Too old?


Last week, you were introduced to inductive reasoning, a form of logic that can be used to evaluate arguments where not all facts are known, or situations (like what will happen in the future) uncertain. Given that most political debates, including those over who should move into 1600 Pennsylvania Avenue in January 2021, fall into this category, let’s dig a little deeper into how to organize and analyze inductive arguments.


In the first example, you saw the inductive argument Pete Buttigieg used to justify his run for the presidency at such a young age. So today let’s look at an argument over the oldest candidate, Senator Bernie Sanders who at 78 is more than twice the age of Buttigieg.


There has been a fair amount of talk this primary season about the age of not just Sanders but also former Vice President Joe Biden (who is one year younger than Sanders at 77) and Senator Elizabeth Warren (70) – all three of whom seem to have survived the winnowing process better than candidates who are decades younger.


Sanders’ age became a significant issue after he suffered a heart attack on the campaign trail with some people fearing his age and condition made him a risky choice as a candidate. A bare-bones argument capturing this concern might look like this:


Premise 1: Bernie Sanders is 78 years old.

Premise 2: Bernie Sanders had a heart attack.


Conclusion: Bernie Sanders will die of another heart attack during the campaign or, if elected, during his first term in office.


By now, most of you will recognize that this is an inductive argument since accepting the premises does not require you to accept the conclusion. But even if inductive arguments do not require the same level of certainty as do deductive ones, this two-premise argument seems weak, given that it lacks any context that can help us better evaluate the risks associated with Sanders’ age and condition.


This can be solved by providing additional premises:


Premise 1: Age and stress are major risk factors for heart disease.

Premise 2: People who have had one heart attack are more likely to have another one.

Premise 3: Bernie Sanders is 78 years old.

Premise 4: Bernie Sanders had a heart attack.

Premise 5: Running a presidential campaign, or running the country, is a source of high stress.


Conclusion: Bernie Sanders will die of another heart attack during the campaign or, if elected, during his first term in office.


You can look up the facts supporting the first two premises on any number of authoritative web sites, and premises 3 and 4 are statements of fact. Premise 5 is one no reasonable person would disagree with, and stress is a particular concern given the candidate’s decision to jump back into campaigning after leaving the hospital.


While these new premises make our argument considerably stronger, the conclusion still seems to be too certain, something we can fix by weakening that conclusion so that our final argument reads:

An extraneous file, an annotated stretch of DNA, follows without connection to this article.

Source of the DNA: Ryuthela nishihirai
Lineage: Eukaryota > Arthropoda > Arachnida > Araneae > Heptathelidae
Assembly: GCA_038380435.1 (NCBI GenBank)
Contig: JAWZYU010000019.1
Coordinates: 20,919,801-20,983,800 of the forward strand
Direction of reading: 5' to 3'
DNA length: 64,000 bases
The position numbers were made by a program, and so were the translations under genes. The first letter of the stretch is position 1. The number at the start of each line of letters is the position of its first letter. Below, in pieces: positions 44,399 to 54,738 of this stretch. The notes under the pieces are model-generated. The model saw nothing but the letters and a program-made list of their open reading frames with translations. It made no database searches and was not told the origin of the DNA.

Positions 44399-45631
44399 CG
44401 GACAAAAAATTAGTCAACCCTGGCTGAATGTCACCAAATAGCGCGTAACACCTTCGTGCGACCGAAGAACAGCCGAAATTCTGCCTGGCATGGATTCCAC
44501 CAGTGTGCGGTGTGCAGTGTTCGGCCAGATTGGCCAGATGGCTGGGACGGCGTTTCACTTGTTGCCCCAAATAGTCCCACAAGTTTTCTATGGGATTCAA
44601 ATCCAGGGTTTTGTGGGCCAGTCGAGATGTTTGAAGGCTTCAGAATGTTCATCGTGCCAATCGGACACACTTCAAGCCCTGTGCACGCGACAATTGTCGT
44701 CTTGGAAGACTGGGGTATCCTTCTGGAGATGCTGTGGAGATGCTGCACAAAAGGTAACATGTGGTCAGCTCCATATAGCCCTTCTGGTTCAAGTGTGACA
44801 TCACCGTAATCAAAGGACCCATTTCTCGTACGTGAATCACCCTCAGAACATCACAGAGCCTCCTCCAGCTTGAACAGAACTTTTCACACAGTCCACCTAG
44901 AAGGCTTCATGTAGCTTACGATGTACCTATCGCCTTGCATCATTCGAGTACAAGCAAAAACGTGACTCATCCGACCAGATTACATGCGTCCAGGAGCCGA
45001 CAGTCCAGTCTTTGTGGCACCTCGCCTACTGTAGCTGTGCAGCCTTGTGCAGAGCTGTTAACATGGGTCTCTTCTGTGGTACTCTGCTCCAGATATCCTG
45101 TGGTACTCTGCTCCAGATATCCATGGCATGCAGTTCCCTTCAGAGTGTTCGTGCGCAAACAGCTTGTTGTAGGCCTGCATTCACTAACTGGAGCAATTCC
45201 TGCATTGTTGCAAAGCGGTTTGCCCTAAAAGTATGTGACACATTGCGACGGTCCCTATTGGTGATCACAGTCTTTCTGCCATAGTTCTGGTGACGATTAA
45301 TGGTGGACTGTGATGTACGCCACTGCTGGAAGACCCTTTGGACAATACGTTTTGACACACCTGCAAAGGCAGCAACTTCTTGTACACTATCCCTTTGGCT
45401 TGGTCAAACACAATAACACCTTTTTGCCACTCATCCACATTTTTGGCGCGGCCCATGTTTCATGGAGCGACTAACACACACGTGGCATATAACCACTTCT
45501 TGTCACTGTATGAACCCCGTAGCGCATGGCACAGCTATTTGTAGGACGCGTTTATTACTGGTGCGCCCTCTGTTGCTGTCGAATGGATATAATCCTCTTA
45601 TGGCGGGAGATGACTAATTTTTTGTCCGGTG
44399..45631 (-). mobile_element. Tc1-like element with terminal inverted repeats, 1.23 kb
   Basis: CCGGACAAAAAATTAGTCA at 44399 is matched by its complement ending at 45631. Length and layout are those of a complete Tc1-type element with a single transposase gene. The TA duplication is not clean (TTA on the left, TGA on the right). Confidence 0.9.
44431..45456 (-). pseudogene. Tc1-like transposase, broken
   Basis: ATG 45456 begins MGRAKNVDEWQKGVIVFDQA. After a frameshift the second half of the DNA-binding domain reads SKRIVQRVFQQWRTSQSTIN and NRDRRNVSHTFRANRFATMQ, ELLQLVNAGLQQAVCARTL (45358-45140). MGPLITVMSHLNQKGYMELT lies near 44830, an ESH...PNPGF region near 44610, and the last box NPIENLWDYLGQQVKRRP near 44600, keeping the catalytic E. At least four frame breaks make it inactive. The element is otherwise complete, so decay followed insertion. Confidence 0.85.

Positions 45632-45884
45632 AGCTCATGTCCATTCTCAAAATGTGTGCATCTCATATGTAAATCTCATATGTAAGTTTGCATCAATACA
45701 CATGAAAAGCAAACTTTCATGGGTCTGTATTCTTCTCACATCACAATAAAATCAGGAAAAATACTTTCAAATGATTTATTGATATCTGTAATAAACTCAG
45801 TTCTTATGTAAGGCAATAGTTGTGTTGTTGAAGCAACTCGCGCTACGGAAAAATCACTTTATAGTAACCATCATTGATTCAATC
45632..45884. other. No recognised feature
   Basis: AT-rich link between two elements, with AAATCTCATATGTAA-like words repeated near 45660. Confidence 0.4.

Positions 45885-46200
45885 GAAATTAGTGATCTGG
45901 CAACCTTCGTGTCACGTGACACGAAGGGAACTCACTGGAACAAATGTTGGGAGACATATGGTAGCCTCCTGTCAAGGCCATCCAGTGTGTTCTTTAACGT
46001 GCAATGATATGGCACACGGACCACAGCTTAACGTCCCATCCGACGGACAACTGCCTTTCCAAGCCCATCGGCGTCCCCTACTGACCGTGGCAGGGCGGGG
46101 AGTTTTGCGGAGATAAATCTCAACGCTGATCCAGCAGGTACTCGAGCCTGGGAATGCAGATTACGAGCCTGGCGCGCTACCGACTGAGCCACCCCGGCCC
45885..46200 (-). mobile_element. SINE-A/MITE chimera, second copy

Premise 1: Age and stress are major risk factors for heart disease.

Premise 2: People who have had one heart attack are more likely to have another one.

Premise 3: Bernie Sanders is 78 years old.

Premise 4: Bernie Sanders had a heart attack.

Premise 5: Running a presidential campaign, or running the country, is a source of high stress.


Conclusion: Bernie Sanders is at a higher risk of dying from a heart attack than are younger candidates or candidates who have not already had a heart attack.


Notice that weakening the conclusion actually makes the argument stronger. It also helps us determine the right level of concern we should have over Senator Sanders’ health and longevity which should neither reflect indifference nor apocalyptic fear (although probably a bit closer to the latter than the former).


We could do something similar with arguments over questions about Joe Biden’s age-related issues, although those concerns are mostly about his mental agility which seems to have slowed in recent years. This can be the result of harmless mellowing of a politician who historically has seemed less than mellow, up through worries over physical conditions such as the onset of senility or even Alzheimer’s. As you might imagine, an argument helping us make sense of those concerns would involve more subjective considerations of mental states versus the cut-and-dry question of whether someone in a high-risk age bracket had a heart attack.


While a few commentators have tried to characterize such conversations as a form of age discrimination, keep in mind that no similar concerns have been raised regarding the Democratic party’s third septuagenarian, Elizabeth Warren. This might be because 70 is different than 77 or 78, but a strong argument could be made that the Sanders’ known heart condition and questions raised by watching the Joe Biden of today (versus just a few years ago) means people are not concerned so much with chronological age than they are about observable health issues.


I’ll be signing off until after the new year, but a you head off to holidays that will no doubt include at least one political conversation or debate, consider using what you have learned so far to think through the logic of those with whom you disagree or – in the spirit of the holidays – think through the logic supporting your own political beliefs.

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